August 05 2014 12:36PM
When the Jets re-upped Chris Thorburn’s contract to ensure he would remain a Jet for another three years with a substantial raise, a lot of eyebrows were also raised.
Thorburn has been called a ‘character guy’ and ‘a real team player’, but his on-ice performance and usefulness is falling quite drastically.
Players like Thorburn are becoming slightly irrelevant in the NHL nowadays, and usually have to plan out there lives throughout contract year after contract year, meaning they normally have to settle for one-year deals every season. Nope. Not Thorburn. Cheveldayoff felt comfortable enough giving a character guy a three-year deal that kicks in this season for a player that scored two goals, and posted a ghastly 43.3% Corsi despite playing weak competition and often beginning in the offensive zone.
Thorburn was a 2nd round draft pick of the Buffalo Sabres in the 2001 NHL Entry Draft, and he was able to perform well enough in the OHL to receive and NHL contract.
He began his career in the AHL with the Rochester Americans and played three full seasons before seeing the ice in the big leagues. After short stints with the Buffalo Sabres and Pittsburgh Penguins, Thorburn latched on to the Atlanta Thrashers where he had his most productive years.
Thorburn posted seasons of 18, 15, 13, and 19 points during his four years as a Thrasher before the team relocated to Winnipeg, and was considered a vital part of a club that never made the playoffs and frequently underachieved.
Thorburn’s game has not really progressed, and at 31 years old, it’s hard to expect he’ll get better to any capacity, and players of his calibre tend to slowly fade out once they hit their thirties, but Cheveldayoff felt it was a good idea to give this guy three more years for some ungodly reason.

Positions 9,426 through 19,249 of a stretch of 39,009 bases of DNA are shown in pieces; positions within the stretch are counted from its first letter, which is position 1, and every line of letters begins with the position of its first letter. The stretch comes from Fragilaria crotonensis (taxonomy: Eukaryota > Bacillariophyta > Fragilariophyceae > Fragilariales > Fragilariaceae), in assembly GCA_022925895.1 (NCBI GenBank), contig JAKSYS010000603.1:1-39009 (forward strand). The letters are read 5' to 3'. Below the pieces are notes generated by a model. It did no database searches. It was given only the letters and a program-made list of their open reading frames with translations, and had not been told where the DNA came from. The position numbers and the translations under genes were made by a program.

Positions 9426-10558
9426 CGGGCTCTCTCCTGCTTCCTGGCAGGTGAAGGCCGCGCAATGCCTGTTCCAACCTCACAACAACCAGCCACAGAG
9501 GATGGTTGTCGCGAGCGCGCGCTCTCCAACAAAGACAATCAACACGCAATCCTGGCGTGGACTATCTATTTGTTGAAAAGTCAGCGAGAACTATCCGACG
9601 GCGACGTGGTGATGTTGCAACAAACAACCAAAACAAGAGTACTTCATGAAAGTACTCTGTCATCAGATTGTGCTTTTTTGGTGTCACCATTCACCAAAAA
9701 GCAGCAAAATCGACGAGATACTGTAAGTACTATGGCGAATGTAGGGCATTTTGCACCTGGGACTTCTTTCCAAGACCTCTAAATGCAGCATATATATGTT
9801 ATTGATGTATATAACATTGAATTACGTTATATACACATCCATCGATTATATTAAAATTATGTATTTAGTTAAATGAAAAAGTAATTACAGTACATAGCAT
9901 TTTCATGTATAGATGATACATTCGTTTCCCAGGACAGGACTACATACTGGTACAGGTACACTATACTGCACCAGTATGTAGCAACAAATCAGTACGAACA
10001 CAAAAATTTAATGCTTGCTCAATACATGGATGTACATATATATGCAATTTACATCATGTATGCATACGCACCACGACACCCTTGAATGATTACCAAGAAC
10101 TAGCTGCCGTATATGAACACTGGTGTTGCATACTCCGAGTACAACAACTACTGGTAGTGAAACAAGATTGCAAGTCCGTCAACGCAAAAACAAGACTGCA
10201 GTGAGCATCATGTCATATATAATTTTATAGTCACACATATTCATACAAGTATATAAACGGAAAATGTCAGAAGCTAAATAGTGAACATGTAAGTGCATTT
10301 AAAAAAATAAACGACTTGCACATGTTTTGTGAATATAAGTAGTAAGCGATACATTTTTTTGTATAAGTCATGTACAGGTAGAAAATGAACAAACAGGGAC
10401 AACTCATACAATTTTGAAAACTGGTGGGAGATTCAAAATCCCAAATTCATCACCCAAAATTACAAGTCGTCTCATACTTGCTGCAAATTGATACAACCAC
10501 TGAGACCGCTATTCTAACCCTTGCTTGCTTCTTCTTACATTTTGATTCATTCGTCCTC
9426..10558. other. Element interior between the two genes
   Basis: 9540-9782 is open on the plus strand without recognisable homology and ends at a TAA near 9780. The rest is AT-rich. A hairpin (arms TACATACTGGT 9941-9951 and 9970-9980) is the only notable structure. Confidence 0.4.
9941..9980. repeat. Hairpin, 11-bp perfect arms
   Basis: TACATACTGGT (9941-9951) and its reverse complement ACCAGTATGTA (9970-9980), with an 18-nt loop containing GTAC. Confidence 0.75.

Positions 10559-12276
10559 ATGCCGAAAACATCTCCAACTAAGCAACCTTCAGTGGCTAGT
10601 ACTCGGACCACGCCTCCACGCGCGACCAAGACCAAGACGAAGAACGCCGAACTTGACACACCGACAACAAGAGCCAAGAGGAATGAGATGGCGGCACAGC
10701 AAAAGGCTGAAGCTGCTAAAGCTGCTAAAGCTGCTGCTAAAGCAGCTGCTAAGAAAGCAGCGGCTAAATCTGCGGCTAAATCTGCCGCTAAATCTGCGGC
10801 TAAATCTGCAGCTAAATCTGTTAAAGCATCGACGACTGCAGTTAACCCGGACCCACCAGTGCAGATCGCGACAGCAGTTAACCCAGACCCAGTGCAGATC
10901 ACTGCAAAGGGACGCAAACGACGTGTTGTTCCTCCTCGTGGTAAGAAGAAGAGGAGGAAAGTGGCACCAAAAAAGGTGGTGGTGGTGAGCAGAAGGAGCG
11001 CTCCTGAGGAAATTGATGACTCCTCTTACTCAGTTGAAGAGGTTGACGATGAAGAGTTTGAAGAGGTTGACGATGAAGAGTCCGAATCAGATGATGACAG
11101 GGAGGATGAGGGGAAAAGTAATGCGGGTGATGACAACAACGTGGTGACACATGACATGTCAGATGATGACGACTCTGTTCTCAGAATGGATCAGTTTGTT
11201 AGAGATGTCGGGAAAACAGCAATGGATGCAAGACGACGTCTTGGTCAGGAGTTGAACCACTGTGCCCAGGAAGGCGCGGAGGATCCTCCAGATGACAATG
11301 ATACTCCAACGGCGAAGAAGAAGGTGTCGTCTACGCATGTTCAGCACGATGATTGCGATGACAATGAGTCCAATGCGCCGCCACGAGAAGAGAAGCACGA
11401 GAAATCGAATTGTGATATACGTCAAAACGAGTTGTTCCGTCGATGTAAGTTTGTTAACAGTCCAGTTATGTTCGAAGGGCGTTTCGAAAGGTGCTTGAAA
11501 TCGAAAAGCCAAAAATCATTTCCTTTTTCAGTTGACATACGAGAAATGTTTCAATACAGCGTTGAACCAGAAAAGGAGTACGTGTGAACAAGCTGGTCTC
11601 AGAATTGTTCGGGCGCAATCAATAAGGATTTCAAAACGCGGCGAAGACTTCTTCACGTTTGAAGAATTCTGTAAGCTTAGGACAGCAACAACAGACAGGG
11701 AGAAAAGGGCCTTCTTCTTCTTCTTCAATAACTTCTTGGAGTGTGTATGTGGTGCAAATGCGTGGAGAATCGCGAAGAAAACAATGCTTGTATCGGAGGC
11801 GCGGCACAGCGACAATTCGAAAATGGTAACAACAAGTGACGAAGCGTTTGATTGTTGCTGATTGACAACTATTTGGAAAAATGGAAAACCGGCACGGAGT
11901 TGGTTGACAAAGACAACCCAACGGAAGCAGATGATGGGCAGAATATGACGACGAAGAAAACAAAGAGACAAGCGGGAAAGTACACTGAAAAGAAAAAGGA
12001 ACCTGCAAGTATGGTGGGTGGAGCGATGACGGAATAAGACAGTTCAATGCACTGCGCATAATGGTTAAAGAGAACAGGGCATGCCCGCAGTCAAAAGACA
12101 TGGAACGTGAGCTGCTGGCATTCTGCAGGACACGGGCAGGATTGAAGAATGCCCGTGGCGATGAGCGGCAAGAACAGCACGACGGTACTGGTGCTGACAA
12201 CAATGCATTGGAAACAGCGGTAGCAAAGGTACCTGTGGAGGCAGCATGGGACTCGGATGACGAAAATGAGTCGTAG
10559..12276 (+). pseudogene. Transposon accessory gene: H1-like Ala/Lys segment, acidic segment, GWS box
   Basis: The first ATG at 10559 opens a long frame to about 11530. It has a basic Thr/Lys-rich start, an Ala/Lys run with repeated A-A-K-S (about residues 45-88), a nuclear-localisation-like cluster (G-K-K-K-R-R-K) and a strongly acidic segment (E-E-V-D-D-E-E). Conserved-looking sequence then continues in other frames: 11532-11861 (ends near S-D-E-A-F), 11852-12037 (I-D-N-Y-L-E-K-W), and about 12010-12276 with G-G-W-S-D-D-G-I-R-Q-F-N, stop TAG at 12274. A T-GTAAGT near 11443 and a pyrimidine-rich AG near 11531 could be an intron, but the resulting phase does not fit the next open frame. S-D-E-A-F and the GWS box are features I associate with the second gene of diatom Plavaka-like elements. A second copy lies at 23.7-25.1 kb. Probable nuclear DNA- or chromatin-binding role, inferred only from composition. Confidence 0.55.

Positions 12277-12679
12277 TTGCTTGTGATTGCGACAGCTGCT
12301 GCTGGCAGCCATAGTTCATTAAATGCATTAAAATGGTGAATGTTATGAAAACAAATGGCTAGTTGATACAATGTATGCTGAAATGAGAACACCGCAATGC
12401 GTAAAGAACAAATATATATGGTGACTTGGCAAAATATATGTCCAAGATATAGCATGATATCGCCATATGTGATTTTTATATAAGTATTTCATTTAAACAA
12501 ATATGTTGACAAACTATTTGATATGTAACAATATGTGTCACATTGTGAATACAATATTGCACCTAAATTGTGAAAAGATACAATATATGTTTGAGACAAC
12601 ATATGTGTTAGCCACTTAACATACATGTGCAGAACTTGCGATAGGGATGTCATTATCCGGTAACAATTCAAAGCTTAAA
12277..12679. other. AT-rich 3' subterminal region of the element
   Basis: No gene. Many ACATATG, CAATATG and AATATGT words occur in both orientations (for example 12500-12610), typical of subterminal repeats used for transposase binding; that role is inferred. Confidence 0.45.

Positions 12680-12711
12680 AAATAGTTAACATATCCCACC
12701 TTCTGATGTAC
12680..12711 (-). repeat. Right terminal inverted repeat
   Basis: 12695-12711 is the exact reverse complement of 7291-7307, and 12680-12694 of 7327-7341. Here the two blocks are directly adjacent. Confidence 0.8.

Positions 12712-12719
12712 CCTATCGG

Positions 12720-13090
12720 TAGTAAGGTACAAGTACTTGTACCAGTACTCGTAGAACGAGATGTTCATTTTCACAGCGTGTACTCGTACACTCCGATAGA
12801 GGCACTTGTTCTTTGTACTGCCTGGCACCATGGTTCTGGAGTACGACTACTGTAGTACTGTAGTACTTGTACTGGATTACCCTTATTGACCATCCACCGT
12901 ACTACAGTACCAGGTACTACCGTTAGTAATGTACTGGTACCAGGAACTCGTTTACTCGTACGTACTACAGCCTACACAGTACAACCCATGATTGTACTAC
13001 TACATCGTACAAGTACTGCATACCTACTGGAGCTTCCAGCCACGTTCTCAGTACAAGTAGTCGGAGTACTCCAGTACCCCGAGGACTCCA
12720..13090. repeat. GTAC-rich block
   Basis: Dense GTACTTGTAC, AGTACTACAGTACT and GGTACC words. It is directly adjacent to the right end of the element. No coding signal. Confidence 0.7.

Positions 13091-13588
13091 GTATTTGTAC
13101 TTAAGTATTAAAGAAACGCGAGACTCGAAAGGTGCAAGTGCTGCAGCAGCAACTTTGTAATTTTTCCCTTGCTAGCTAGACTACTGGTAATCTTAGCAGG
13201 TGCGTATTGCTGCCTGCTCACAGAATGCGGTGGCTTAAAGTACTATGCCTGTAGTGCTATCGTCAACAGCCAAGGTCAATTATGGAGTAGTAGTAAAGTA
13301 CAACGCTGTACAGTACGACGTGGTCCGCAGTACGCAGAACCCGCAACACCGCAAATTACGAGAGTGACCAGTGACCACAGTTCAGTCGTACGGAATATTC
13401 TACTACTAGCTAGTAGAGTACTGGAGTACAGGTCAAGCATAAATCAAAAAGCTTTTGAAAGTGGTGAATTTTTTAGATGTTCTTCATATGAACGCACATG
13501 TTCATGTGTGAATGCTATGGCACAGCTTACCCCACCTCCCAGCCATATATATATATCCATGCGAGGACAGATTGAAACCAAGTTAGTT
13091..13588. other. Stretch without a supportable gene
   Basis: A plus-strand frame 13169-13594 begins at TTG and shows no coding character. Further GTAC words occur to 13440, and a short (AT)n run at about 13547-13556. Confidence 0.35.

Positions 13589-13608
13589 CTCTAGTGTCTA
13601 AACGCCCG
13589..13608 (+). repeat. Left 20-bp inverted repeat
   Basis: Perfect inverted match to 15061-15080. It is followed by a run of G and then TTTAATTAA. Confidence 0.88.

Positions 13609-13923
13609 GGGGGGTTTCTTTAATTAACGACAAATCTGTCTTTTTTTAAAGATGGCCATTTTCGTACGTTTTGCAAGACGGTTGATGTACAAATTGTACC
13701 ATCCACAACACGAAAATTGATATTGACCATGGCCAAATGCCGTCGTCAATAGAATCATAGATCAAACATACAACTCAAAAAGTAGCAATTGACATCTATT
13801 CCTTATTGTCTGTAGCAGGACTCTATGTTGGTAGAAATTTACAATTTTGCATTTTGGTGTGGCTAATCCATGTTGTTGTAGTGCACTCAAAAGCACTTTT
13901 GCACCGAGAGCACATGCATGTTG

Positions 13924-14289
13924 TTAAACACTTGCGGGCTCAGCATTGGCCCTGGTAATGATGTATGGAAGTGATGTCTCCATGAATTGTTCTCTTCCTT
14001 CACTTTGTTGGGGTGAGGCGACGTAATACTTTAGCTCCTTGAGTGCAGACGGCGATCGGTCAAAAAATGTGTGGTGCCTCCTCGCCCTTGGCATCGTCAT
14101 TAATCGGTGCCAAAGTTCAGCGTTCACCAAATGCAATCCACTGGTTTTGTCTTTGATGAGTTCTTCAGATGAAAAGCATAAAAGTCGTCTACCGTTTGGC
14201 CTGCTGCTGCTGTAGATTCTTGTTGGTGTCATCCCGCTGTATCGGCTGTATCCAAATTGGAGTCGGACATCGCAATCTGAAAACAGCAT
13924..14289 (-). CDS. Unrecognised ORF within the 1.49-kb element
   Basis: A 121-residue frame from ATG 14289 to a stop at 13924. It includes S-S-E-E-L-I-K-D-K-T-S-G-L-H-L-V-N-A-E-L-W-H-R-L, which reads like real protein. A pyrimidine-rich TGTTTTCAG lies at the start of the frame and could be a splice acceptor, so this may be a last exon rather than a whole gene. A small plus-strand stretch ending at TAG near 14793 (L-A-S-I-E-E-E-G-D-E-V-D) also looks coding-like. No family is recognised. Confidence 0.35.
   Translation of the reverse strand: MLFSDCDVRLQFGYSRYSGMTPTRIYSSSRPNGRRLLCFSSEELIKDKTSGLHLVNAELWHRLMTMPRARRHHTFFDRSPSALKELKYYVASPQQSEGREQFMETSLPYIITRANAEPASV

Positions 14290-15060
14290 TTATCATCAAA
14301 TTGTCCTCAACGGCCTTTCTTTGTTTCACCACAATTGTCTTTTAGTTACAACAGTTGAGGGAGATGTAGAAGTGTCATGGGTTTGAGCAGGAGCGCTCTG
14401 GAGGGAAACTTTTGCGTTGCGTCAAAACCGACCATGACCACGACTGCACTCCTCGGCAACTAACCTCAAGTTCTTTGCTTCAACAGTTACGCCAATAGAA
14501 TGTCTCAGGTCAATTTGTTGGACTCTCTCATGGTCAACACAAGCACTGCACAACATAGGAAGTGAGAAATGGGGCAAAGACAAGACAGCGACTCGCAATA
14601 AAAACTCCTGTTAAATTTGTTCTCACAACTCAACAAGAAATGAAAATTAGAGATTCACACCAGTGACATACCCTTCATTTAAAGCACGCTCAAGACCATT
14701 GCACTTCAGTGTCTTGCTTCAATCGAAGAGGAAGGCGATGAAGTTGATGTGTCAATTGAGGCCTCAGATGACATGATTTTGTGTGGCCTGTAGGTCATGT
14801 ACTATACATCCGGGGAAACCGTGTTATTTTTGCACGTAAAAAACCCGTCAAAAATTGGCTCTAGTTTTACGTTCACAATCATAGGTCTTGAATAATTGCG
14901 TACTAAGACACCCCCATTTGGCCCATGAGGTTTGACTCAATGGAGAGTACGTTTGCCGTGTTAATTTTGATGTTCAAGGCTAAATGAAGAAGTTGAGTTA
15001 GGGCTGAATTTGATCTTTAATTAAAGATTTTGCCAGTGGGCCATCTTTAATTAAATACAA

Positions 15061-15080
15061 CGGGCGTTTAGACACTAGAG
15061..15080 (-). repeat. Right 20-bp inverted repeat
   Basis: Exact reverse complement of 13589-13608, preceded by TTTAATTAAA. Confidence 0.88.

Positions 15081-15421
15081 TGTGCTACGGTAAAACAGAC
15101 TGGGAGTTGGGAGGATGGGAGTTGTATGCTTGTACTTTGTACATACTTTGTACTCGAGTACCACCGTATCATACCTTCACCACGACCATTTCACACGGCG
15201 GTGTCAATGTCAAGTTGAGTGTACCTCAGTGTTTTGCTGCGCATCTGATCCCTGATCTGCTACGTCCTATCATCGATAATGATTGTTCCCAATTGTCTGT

The highest window of production for Thorburn is likely a mere 15 points, but it’s highly possible that he doesn’t even reach that checkpoint. While offense is not what he’s counted on for, it would be nice to see the guy with a big three-year contract contribute a little bit more.
Jets fans should hope that Thorburn can at least be an effective penalty killer and not get completely burned and hemmed up in the defensive zone when he is on the ice.
It is sad to say that his Corsi over the last four years has been on the wrong side of 50%, with the lockout-shortened season being his highest rating at 48.9%.
Thorburn will likely have to play on the team’s fourth line and anything above that is just simply brain damage from the coach (cough….Noel….cough). When Claude Noel had Thorburn on the 3rd line, fans were close to losing their minds.
The expectation fans should have is when to expect Thorburn’s demotion and buyout before his three-year contract is up.
Also, kudos to his agent.
1. Is Thorburn’s character enough to keep him in the lineup?
After signing the scrappy Thorburn to a three-year deal, the biggest thing that was mentioned that led to the extension was Thorburn’s character and the fact that he was well-liked in the dressing room. We all know Cheveldayoff likes these kind of guys, and it’s also a big part of why Mark Stuart was signed to a ridiculous extension. Should someone tell Cheveldayoff that there are useful players that can be liked in the dressing room? I’m all for paying respect to these kind of players but when you’re a team trying to get into the playoffs, you have to remember that this is a business. I bet Paul Bissonette could use a three-year deal….he’s a well-liked guy….
2. Will Thorburn spend more time in the press box than the ice?
With a large array of forwards competing for a spot on the opening night lineup, is it possible that Thorburn ends up spending so much time in the pressbox? Players like Galiardi, Kosmachuk, Klingberg and O’Dell will all be fighting for a job and Thorburn’s contract keeps him on the team, but that doesn’t mean it will keep him on the ice. Maybe he’ll be motivated.
3. Can Thorburn prove he is worth his new contract?
The biggest question for sure. This extension won’t be such a bad idea if Thorburn all-of-a-sudden finds a scoring niche and produces 25 points (don’t count on it) and improves his Corsi while being a key penalty killer. Even with the cap going up, I don’t see this deal ($1.2m per) as a good one in any sort of light.
SEASON POINT PROJECTIONS
BLAKE WHEELER 81GP 21-40-61
CHRIS THORBURN 56GP 2-7-9